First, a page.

Autism spectrum disorder (ASD) is a complex neurological and developmental disorder that begins early in life and affects how a person acts and interacts with others, communicates, and learns. ASD affects the structure and function of the brain and nervous system. Because it affects development, ASD is called a developmental disorder. ASD can last throughout a person's life.
People with this disorder have problems with:1
- Communication and interaction with other people
- Restricted interests and repetitive behaviors
Different people with autism can have different symptoms. For this reason, autism is known as a spectrum disorder—which means that there is a range of similar features in different people with the disorder.1 This website uses "ASD" and "autism" to mean the same thing.
In giving a diagnosis of ASD, a health care provider will also specify whether the person also has:1
- Intellectual problems, including problems with reasoning or memory
- Language problems, such as problems with speech
- Another medical or genetic condition that is related to or contributes to autism, such as seizures or Fragile X syndrome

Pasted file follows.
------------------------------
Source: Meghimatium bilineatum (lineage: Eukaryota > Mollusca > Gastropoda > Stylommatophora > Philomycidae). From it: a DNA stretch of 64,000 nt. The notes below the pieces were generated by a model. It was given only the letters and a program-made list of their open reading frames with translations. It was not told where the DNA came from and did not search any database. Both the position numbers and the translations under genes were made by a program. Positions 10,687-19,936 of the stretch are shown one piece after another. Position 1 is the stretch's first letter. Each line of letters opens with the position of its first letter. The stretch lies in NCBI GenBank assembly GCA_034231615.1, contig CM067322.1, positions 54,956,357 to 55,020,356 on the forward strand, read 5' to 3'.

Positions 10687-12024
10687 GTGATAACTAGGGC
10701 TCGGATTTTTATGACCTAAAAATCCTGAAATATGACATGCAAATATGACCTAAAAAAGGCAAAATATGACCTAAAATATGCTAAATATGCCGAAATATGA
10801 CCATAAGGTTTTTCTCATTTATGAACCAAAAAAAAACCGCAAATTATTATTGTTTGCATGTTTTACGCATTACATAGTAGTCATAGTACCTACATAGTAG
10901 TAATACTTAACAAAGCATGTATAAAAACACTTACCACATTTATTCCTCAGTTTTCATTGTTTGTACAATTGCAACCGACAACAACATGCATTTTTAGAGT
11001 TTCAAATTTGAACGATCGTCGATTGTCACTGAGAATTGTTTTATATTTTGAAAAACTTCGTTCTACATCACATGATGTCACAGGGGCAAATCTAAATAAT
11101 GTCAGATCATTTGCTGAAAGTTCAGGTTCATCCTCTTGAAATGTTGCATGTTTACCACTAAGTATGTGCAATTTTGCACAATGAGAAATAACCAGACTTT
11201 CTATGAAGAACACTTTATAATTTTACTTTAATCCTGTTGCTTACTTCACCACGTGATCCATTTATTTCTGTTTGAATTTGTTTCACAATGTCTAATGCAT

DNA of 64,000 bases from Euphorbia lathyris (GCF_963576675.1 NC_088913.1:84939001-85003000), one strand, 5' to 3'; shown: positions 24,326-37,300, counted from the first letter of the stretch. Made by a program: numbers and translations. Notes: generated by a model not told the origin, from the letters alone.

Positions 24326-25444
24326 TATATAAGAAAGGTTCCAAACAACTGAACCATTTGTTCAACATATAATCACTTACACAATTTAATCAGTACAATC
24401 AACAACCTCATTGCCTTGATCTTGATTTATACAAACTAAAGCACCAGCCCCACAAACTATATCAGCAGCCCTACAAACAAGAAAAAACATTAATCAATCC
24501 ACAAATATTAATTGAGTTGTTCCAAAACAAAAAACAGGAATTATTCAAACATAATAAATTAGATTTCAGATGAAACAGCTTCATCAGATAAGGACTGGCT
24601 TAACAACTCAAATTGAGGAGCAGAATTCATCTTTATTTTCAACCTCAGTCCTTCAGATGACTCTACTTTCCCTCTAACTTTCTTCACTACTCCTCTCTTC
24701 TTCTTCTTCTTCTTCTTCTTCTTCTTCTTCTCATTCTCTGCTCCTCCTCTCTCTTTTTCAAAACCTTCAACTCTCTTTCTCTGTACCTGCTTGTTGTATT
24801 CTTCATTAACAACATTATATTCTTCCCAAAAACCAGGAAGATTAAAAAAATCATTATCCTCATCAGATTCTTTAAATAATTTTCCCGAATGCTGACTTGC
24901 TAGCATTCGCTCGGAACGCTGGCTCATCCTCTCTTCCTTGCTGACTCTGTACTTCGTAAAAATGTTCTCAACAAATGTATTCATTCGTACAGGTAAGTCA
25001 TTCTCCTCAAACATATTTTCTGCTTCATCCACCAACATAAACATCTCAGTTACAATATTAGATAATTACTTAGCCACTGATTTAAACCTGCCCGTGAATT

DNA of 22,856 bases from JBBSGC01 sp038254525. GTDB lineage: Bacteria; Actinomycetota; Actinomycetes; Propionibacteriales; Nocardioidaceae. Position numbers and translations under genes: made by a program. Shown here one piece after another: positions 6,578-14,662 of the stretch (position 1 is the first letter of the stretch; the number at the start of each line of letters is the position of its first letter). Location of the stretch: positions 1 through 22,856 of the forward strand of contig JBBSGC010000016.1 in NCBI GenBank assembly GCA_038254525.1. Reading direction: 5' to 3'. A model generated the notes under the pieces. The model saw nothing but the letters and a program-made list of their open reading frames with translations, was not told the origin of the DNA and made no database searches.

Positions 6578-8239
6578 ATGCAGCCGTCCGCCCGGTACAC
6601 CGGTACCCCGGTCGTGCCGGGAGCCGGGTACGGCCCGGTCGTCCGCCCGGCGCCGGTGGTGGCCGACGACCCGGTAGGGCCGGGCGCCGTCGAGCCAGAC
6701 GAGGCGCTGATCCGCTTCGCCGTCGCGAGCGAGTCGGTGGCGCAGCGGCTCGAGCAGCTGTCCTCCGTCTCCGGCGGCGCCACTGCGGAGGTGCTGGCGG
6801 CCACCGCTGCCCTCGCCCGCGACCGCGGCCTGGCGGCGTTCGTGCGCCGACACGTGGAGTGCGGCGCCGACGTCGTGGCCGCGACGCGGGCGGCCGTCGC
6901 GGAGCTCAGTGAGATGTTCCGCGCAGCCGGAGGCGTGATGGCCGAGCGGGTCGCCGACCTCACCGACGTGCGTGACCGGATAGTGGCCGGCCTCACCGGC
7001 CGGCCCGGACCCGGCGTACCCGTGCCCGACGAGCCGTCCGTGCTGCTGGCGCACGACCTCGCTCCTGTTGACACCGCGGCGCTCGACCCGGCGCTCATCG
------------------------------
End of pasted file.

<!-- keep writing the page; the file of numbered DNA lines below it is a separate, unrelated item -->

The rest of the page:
In May 2013, a revised version of the Diagnostic and Statistical Manual of Mental Disorders (DSM-5), the guidelines health care providers use to diagnose different mental health conditions, was released. The DSM-5 made significant changes to how autism is classified and diagnosed.
Now: Under the DSM-5, someone with more severe autism symptoms and someone with less severe autism symptoms both have the same disorder: ASD.
Then: In the previous version of the DSM, ASD was a category and there were four types of autism within the category. These were autistic disorder ("classic" autism), Asperger syndrome (which usually involved milder symptoms, mostly related to social behaviors), childhood disintegrative disorder (in which development would seem typical for several months or years, then would lose skills related to language, movement and coordination, and other brain functions), and pervasive developmental disorder not otherwise specified (PDD-NOS, or "atypical" autism, which included some, but not all, of the features of classic autism or Asperger syndrome).2
Health care providers no longer use these terms to describe someone with ASD.
The Centers for Disease Control and Prevention tracks the number of people who have ASD. Learn more at https://www.cdc.gov/ncbddd/autism/data.html.